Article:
Quantcast
Last updated on April 19, 2014 at 12:41 EDT

World Leaders Failing To Protect Biodiversity

April 30, 2010

Despite a 2002 pledge by world leaders to help curb the global rate of biodiversity loss within an eight year period, declines in biodiversity have grown at an “alarming” rate, according to a new study published online in the journal Science on Friday.

“In 2002, world leaders committed through the Convention on Biological Diversity (CBD) to achieve a significant reduction in the rate of biodiversity loss by 2010,” the researcher write in their report. “We compiled 31 indicators to report on progress toward this target.”

Among those indicators were species’ population trends, extinction risk, habitat extent/condition, resource consumption, nitrogen pollution, overexploitation, and climate change impacts. According to the team, which was led by Dr. Stuart Butchart of the United Nations Environment Program World Conservation Monitoring Center and BirdLife International, most categories showed “no significant recent reductions in rate” while some factors even showed increases.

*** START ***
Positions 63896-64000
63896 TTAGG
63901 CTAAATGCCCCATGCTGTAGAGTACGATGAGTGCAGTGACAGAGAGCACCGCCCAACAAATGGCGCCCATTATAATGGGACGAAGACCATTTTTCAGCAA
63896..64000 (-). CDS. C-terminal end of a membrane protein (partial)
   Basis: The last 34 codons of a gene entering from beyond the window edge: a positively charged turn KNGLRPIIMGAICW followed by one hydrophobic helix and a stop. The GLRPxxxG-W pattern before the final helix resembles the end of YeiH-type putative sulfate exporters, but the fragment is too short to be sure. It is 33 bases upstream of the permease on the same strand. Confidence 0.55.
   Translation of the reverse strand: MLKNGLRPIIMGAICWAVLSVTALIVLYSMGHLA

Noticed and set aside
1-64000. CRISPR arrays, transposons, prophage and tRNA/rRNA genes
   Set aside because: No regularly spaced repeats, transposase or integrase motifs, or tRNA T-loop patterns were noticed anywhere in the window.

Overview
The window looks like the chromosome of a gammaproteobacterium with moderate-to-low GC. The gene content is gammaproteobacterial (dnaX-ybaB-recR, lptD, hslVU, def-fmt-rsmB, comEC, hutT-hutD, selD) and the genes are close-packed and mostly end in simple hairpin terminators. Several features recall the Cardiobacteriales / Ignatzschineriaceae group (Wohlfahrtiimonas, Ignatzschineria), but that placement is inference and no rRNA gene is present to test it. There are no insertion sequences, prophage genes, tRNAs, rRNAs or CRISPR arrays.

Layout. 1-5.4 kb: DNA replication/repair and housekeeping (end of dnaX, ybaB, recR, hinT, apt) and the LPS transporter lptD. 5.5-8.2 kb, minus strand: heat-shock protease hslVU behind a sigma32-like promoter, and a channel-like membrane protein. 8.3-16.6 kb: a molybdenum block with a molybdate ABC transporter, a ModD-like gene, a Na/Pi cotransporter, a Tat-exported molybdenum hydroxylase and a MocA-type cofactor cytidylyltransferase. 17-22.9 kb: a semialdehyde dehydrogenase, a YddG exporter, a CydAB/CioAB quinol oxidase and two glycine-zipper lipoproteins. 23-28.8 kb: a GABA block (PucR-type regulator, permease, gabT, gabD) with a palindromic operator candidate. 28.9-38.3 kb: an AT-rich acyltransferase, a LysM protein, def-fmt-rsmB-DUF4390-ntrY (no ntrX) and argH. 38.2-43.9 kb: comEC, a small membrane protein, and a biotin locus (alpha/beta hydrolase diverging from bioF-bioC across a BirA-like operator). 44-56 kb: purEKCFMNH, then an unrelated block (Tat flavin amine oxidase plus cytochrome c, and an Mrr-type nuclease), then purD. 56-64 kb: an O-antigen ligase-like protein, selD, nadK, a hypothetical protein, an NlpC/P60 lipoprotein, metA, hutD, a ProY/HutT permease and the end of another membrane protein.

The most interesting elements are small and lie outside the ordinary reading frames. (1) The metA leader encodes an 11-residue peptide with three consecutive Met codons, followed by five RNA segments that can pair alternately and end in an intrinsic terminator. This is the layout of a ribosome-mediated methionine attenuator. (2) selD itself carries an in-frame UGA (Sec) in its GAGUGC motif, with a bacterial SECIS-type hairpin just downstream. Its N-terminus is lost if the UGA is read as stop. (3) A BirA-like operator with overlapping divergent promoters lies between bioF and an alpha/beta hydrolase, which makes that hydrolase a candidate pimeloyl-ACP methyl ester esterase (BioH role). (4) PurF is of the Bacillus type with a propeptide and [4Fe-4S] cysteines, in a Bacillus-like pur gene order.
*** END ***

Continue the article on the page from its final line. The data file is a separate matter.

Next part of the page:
“The rate of biodiversity loss does not appear to be slowing,” the report concludes.

“Our analysis shows that governments have failed to deliver on the commitments they made in 2002: biodiversity is still being lost as fast as ever, and we have made little headway in reducing the pressures on species, habitats and ecosystems,” Dr. Butchart said in an April 30 press release.

“Our data show that 2010 will not be the year that biodiversity loss was halted, but it needs to be the year in which we start taking the issue seriously and substantially increase our efforts to take care of what is left of our planet,” he added.

The study was compiled by the 2010 Biodiversity Indicators Partnership–a team of over 40 different international organizations, including the Zoological Society of London, the National Water Research Institute, the Center for Applied Biodiversity Science, the Global Footprint Network, WWF International, and biology, zoology, and environmental science departments at several major universities.

On the Net: